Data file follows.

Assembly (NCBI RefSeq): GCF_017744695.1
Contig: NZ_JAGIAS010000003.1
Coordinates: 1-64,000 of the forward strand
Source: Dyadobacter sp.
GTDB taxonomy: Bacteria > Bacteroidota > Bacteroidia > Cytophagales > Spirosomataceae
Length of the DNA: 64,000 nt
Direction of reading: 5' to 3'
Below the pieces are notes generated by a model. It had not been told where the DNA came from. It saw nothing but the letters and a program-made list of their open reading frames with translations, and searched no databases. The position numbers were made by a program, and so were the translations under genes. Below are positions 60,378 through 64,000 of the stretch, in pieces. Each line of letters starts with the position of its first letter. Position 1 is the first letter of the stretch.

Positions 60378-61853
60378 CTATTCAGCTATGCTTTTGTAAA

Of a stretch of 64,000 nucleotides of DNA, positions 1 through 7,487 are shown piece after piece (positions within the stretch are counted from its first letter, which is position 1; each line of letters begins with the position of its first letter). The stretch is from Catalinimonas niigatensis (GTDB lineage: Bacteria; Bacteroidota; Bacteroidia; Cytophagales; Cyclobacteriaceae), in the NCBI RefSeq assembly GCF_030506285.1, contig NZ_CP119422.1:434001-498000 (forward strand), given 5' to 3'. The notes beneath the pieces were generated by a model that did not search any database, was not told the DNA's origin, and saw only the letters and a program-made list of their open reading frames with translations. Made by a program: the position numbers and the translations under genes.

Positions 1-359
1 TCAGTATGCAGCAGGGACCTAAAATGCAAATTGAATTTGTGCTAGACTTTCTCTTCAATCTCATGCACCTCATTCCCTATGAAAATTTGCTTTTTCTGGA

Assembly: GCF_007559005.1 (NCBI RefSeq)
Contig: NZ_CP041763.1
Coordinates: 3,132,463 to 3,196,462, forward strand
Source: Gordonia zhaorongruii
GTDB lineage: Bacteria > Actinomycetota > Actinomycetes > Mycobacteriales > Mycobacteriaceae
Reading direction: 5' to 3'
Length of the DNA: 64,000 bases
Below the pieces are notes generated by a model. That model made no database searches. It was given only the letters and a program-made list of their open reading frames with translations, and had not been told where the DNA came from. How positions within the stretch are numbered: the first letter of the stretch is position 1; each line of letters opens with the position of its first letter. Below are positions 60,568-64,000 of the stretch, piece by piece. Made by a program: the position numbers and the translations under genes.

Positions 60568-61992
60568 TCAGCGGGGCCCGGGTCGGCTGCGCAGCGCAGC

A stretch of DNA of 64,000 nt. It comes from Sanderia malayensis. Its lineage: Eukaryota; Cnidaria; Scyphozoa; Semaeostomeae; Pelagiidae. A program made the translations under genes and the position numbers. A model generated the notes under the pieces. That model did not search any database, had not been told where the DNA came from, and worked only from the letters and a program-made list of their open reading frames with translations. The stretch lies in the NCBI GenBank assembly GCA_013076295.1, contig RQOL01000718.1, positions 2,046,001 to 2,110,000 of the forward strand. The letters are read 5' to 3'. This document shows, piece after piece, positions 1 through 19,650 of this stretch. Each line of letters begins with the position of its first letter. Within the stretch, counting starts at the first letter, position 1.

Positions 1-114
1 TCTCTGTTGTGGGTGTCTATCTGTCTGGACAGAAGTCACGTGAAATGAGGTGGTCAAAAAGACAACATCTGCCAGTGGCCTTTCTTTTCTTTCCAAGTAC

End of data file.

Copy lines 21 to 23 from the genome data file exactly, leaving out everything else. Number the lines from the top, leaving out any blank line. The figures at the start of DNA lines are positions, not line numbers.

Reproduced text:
Below the pieces are notes generated by a model. That model made no database searches. It was given only the letters and a program-made list of their open reading frames with translations, and had not been told where the DNA came from. How positions within the stretch are numbered: the first letter of the stretch is position 1; each line of letters opens with the position of its first letter. Below are positions 60,568-64,000 of the stretch, piece by piece. Made by a program: the position numbers and the translations under genes.

Positions 60568-61992
60568 TCAGCGGGGCCCGGGTCGGCTGCGCAGCGCAGC